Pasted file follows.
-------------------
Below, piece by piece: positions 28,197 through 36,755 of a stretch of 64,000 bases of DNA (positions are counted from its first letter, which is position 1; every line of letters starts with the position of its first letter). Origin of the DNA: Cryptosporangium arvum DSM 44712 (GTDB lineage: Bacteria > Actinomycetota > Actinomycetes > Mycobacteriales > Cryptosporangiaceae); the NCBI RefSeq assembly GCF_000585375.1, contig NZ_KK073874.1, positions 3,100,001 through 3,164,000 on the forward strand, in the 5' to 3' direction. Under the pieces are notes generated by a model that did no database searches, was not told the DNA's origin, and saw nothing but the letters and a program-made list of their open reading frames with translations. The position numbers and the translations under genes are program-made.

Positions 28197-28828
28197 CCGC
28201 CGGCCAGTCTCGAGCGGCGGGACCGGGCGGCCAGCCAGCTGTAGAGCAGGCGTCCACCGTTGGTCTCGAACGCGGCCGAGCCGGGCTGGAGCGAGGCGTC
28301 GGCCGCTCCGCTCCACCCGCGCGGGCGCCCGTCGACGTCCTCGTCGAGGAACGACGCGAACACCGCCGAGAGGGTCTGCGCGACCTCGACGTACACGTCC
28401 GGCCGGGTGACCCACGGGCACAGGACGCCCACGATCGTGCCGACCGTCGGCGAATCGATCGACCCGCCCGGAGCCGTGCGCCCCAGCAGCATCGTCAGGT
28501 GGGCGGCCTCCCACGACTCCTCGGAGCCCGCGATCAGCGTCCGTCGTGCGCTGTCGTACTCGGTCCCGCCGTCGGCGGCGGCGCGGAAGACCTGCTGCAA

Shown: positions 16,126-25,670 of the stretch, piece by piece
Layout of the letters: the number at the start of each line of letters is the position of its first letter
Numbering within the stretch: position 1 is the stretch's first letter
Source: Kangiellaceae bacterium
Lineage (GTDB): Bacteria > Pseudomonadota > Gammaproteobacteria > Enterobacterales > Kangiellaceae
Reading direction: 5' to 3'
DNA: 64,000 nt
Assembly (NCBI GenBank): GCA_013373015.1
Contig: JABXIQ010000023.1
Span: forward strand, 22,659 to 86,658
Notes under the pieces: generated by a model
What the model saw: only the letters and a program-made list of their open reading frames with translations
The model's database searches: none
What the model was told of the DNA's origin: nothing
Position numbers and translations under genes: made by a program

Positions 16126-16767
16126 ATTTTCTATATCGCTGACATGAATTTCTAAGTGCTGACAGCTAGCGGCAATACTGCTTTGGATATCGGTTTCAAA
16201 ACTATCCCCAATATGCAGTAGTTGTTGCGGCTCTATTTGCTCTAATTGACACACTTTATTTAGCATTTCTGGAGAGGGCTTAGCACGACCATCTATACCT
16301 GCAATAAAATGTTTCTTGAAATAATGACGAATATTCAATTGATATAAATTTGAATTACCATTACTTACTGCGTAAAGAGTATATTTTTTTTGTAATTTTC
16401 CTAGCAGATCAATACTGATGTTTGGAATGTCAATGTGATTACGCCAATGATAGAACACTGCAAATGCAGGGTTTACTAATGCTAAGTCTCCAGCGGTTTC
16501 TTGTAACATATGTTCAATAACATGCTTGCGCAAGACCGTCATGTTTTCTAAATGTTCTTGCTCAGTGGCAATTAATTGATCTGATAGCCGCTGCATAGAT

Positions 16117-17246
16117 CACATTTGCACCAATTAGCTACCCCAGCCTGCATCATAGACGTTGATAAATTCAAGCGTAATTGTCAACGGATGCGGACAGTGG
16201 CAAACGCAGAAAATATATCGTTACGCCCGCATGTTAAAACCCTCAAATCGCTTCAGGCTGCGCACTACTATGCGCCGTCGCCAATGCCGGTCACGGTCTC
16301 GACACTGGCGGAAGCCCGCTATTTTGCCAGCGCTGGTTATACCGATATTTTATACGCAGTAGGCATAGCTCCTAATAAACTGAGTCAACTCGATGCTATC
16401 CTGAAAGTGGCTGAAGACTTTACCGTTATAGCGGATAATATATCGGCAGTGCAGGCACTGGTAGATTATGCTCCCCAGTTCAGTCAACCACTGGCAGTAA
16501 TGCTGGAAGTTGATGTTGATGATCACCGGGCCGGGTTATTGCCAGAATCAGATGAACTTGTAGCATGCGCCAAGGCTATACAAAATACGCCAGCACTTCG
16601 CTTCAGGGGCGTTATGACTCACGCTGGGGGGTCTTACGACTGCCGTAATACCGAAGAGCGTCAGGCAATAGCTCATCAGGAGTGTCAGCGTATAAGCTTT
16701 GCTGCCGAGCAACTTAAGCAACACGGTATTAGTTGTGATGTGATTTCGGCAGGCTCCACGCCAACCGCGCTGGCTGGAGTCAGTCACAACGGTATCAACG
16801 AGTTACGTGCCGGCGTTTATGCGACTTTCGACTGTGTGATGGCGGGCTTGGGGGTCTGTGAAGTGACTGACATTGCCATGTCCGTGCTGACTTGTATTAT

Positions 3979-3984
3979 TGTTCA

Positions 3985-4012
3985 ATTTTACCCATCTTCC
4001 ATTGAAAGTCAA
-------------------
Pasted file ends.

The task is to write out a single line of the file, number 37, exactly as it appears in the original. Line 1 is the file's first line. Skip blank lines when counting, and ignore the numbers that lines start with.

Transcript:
16801 AGTTACGTGCCGGCGTTTATGCGACTTTCGACTGTGTGATGGCGGGCTTGGGGGTCTGTGAAGTGACTGACATTGCCATGTCCGTGCTGACTTGTATTAT